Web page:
Last night I wrote about a minor run-in with another human being as I cycled home with LittleBear. I wrote about it in a relatively flippant way, making light of the anxiety I was feeling, as I try to bring a level of amusement to my friends so they see the absurd contortions my mind takes as I battle, almost daily, with anxiety that can be paralysing. It's not only for the entertainment of my fellow-man however, it's also to try and shed some light into the darker corners of my mind, to bring them into the open and allow other people to realise that even people who may, on the surface, appear fully functioning, happy and well-balanced may be struggling underneath. I hope to bring understanding and compassion to the world, in however small a way I can manage.
I'm not sure that yesterday's post achieved those aims. I don't think I conveyed the true depth of my own distress. Distress that I had made a stupid and rude mistake in speaking out loud when I didn't need to, and incapacitating fear of the consequences of my actions. I wasn't joking when I said I'd already spent six hours worrying. I was not joking that I would lie awake at night pondering the possible outcomes. In the darkness of the night I pictured Angry Bloke tracking me down in the playground and confronting me as though I were an American referee he was a Colombian defender*. There was finger jabbing; there was pushing; there was shouting. I got up this morning feeling physically sick. I struggled to eat my breakfast. I considered texting my friend to ask if she would collect LittleBear from school so I could avoid The Path Of Doom. I didn't offer to go to school this morning for reading-time with my LittleBear, just in case. I let BigBear go instead. I actually chose to miss doing something I love, with the child I adore, because I was shaking and sick with anxiety. This is me. This is who I am. This is who I hate being.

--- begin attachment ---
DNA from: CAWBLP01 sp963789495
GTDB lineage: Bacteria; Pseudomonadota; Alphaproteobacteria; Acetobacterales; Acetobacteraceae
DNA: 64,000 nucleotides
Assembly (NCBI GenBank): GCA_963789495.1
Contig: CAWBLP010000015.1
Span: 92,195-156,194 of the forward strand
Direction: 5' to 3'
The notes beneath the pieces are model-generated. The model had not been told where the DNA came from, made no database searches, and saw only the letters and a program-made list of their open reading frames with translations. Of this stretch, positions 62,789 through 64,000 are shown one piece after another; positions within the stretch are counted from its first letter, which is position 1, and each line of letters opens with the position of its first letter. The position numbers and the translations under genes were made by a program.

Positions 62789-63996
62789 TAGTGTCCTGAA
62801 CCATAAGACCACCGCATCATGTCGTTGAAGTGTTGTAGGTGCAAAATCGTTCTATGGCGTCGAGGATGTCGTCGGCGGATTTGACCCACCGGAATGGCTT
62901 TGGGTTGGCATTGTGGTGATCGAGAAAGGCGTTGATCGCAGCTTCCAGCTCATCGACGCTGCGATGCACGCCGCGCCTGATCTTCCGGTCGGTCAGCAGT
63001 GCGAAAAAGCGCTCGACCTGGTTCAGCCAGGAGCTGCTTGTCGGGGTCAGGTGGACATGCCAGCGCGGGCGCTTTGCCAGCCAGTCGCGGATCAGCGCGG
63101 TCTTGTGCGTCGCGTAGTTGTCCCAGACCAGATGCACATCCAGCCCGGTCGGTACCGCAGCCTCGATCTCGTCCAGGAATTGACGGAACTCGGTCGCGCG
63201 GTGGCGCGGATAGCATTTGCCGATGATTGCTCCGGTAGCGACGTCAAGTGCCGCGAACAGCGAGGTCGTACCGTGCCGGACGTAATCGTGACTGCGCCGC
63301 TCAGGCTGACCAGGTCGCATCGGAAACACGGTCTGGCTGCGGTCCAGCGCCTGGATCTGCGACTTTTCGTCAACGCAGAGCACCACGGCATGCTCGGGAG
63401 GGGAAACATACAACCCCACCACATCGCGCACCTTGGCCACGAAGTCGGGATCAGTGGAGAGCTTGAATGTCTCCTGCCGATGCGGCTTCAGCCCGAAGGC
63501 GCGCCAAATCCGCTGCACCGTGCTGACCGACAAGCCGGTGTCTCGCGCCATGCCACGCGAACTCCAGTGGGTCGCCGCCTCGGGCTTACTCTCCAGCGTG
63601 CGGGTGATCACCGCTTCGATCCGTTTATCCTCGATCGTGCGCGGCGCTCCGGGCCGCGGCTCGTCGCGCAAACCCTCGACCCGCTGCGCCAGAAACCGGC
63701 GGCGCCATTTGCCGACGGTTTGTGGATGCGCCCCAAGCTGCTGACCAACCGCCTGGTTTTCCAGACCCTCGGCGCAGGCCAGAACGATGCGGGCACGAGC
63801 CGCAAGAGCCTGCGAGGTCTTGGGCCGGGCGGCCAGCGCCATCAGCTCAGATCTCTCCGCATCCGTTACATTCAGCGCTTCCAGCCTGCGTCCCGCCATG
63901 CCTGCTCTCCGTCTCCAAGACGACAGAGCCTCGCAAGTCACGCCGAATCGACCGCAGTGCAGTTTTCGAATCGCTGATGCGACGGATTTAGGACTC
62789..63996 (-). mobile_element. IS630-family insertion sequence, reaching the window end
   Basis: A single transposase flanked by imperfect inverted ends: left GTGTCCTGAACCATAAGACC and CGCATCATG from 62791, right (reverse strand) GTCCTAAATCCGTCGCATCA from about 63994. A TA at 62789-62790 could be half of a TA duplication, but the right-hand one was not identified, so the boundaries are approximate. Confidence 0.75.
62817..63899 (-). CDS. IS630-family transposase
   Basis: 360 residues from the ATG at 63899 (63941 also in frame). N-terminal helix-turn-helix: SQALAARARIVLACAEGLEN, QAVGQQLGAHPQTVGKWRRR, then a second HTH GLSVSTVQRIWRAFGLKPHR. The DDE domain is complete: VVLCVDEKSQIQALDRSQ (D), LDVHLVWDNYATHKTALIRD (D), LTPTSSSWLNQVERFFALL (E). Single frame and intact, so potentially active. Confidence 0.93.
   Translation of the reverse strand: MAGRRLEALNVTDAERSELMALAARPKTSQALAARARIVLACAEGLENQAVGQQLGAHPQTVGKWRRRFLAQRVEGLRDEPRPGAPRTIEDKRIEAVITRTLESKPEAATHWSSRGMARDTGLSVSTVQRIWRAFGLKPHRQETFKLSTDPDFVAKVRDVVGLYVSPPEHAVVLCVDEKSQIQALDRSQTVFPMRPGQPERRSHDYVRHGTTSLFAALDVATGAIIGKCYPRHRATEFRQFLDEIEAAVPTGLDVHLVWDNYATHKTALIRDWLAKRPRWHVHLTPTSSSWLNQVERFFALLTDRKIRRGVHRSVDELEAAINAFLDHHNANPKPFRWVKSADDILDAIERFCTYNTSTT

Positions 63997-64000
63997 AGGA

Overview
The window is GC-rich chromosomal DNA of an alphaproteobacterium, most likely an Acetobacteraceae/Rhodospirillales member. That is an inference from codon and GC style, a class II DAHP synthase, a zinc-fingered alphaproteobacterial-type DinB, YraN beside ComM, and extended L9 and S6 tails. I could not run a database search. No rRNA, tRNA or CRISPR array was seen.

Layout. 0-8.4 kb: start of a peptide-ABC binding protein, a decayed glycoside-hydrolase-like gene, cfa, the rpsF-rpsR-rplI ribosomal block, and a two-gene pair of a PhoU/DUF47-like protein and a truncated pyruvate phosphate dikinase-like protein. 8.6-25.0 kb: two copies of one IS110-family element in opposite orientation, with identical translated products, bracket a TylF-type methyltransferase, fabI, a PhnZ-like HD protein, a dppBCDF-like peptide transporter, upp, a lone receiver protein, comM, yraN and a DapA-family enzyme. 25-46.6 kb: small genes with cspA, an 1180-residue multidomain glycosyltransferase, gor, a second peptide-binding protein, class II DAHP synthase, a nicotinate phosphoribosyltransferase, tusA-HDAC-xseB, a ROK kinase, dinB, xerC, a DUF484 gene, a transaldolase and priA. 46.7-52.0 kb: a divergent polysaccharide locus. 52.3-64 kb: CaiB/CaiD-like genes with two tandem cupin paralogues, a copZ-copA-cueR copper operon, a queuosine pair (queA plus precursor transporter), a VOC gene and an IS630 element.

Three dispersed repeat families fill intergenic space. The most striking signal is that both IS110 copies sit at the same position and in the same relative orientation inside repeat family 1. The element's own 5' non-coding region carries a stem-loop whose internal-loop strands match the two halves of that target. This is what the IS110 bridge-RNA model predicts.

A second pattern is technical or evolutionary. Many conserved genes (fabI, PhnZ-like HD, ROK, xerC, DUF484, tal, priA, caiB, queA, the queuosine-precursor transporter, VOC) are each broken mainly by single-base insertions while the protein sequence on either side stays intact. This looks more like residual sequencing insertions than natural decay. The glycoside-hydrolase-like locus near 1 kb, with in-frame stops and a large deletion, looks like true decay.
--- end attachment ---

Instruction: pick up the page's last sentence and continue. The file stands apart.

Then I turned my phone on.
And I found a message from a stranger. Someone who reads my blog, but whom I don't know.
She told me,
... or cycle on the right side of the road as a vehicle should.That was what she took away from my attempts to light-heartedly describe my day while revealing my own mental struggles. She decided to presume that I was guilty of a minor traffic infraction** and to reprimand me.
And I was left wondering whether some of my readers, this stranger included, think this is all some kind of joke? That I exaggerate my feelings for dramatic effect? Or maybe that this whole blog is a work of fiction? Some sort of anti-Yummy-Mummy page where I pretend to be a bit kooky to get page hits? I don't. I am real. I am not just words on a page. I am a living, breathing woman who makes mistakes, who gets things wrong, who fights to be a better person but sometimes fails. This is me.
I drove to work in tears because a stranger on the internet had criticised me. I spent the night lying awake, afraid of what a different stranger might say to me in person as a consequence of my own actions. I am considering not going to a friend's birthday party on Saturday because I have reached humanity-overload. I am not sure whether I can actually face interacting with other people, with putting a smile on my face and pretending that I can function in society. And all of this has come about because of my interactions with two strangers. People whose opinion should not matter one iota. People who have no duty of care towards me, beyond basic civility. People who have probably not given a second thought to the ongoing ripples from their transient encounters with me. People who are not to blame for my reactions.
This is why my life is exhausting. Every day is strewn with moments such as these. Moments of passing remarks, casual comments, glances, expressions, that create in me an agony of over-thinking and fear.
* Not a reference that will stand the test of time I suspect. For my future self - World Cup 2018; England v Colombia; penalty awarded by a US referee to English captain Harry Kane resulting in serious objections by the Colombian team.
** I have also spent a large amount of time mentally drawing maps and diagrams to explain the actual layout of the area in question, and the intersection of a cycle path and a road so that I can demonstrate that while my comments were rude, my cycling was entirely legal and responsible, and that my use of such terms as "pavement" and "path" were not precise and accurate descriptions of the actual thoroughfares in question. Because that's what anxiety does. It forces my mind into a hamster wheel of panic and self-defence.